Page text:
Volusia’s Chief Medical Examiner: Morgue Conditions ‘Potentially Dangerous’

By on May 23, 2018 in WNDB News

DeLand, FL – The Chief Medical Examiner for Volusia County has expresed her concerns about a “potentially dangerous state of affairs” at the Medical Examiner’s Office in a letter to the Florida Medical Examiners Commission announcing her resignation.

In the letter, Chief Medical Examiner Sara Zydowicz cited a morgue cooler that is over capacity, critical understaffing and a backlog of approximately 200 cases waiting to be proofread as issues that make staying in the office “untenable.” She explains in the letter that she does not wish to “tarnish her reputation by staying in a situation that she did not create.”

Zydowicz writes that the Medical Examiner’s Office should have a staff of 39, based on current workload, but it currently only has 14 people on staff.

“I am deeply concerned about the state of the office and the County’s long-standing pattern of lack of response in addressing these issues,” Zydowicz writes. “The office has been neglected to the point that daily work is, at times, not possible, and the risk of critical error is uncomfortably high.”

Click here to find a link to Zydowicz’s  letter.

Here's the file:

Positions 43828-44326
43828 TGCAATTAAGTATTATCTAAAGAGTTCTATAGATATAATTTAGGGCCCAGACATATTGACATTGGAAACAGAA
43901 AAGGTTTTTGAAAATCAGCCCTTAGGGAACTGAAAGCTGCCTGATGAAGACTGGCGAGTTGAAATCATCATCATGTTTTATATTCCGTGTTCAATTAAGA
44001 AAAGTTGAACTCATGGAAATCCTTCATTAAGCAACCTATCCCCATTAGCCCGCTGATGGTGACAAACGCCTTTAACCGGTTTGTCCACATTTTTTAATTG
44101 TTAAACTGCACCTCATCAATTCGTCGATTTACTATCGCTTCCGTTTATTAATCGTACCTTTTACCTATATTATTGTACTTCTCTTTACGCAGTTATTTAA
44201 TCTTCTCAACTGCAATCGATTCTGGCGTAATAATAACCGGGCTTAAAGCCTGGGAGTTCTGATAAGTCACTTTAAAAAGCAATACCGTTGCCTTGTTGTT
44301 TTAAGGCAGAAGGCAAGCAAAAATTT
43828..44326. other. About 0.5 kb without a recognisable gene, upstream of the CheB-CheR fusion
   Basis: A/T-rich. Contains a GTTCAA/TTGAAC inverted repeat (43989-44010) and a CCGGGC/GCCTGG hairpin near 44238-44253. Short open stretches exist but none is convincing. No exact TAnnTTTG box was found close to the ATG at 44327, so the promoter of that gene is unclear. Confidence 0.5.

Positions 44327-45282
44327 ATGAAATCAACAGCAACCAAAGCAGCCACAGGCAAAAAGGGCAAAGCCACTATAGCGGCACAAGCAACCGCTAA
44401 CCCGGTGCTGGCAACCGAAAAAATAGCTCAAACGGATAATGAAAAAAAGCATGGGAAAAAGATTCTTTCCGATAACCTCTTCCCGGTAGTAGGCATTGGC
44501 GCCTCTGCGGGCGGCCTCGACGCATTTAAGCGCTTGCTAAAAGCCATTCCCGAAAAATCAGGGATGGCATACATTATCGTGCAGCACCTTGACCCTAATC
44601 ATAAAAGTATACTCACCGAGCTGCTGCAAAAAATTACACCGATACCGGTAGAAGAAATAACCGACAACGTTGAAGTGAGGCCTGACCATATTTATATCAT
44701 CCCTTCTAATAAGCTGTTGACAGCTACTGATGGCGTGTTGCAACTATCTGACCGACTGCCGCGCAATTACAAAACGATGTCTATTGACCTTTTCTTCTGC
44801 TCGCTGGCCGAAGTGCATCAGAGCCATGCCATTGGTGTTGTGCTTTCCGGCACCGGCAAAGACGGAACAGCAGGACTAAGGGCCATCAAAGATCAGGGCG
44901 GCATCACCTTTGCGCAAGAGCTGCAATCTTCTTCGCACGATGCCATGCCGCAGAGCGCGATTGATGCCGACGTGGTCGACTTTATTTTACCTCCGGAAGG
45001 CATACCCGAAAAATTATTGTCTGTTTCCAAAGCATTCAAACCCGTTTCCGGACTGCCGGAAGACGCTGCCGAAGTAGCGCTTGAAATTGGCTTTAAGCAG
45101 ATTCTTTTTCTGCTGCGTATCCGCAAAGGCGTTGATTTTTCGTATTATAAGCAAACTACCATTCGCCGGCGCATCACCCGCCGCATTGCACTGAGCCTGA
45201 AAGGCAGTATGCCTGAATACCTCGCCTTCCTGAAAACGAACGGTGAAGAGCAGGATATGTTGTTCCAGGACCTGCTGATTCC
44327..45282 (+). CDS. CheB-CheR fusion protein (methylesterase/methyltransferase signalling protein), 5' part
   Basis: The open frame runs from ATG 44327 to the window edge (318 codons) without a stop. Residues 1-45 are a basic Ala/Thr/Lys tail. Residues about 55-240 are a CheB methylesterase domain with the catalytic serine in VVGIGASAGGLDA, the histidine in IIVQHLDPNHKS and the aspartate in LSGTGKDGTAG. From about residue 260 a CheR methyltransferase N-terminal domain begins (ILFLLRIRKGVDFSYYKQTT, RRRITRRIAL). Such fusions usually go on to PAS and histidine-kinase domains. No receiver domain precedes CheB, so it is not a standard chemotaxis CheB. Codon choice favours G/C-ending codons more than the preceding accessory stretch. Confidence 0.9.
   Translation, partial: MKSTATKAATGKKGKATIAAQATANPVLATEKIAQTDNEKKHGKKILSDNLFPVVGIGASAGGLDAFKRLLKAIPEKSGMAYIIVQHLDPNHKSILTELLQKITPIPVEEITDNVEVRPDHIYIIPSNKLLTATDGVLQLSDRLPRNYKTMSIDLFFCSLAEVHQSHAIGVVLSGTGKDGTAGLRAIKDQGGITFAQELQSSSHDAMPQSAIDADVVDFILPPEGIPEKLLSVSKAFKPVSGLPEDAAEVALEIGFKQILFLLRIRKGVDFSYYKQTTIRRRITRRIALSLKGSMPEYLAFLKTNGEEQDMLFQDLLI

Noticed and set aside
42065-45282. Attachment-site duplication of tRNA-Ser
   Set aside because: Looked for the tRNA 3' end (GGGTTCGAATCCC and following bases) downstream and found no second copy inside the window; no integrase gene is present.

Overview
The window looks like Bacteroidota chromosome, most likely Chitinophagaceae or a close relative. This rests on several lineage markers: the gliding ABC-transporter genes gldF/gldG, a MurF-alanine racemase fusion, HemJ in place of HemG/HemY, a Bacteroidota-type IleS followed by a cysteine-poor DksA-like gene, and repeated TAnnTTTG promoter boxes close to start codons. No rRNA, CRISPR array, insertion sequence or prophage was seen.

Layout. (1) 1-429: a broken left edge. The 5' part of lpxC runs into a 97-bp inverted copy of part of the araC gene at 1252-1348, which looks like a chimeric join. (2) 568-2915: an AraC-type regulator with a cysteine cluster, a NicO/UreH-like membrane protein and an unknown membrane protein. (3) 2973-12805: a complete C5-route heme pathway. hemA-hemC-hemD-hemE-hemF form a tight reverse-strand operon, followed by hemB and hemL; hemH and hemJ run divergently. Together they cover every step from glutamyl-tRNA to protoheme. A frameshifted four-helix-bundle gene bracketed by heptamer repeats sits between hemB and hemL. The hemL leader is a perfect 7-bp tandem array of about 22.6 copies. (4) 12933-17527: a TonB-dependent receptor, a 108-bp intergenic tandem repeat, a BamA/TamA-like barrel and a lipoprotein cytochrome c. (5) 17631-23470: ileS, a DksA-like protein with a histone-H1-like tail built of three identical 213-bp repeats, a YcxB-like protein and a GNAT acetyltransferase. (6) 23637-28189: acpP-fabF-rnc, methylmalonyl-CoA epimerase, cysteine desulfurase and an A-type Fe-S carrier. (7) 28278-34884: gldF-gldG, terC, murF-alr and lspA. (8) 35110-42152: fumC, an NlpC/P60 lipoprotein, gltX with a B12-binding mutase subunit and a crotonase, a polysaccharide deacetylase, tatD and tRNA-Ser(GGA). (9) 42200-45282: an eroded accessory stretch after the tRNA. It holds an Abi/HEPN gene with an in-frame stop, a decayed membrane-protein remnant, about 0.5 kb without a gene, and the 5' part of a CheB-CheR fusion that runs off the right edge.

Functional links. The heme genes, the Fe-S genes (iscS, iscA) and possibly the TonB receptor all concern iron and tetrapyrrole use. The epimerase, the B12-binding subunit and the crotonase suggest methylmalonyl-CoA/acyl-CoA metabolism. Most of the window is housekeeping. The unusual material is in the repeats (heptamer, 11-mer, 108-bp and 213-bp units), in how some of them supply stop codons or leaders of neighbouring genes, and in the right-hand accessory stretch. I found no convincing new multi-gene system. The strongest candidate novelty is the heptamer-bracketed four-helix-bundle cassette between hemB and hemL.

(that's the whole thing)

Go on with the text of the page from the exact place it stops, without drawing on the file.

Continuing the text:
Zydowicz announced her resignation on April 27, after about a month at her post on a full-time basis, and her resignation is effective on June 1st. Read earlier reporting here.

In a memo from Deputy County Manger George Recktenwald, Recktenwald says he disagrees with the characterization of some of the statements in Zydowicz’s letter. Recktenwald says Zydowicz was “well aware of the current challenges of the office, as well as the capital plans for improvement” before her application for the position.

Recktenwald adds in the memo that he is uncertain what Zydowicz meant when she referred to “dangerous conditions.” You can find a link to Recktenwald’s letter here.

The County Council had already approved the purchase of a portable cooler to store cadavers in. According to Joanne Magley, Community Information Director for Volusia County, the cooler is set to be delivered on May 31st of this year, and plans have already been in place for construction of a new facility.

“We are actively interviewing candidates and creating a plan for immediate staffing needs,” says Magley. “One of the biggest issues is the nationwide shortage of medical examiners.”

Photo of Zydowicz courtesy of Volusia County Community Information.


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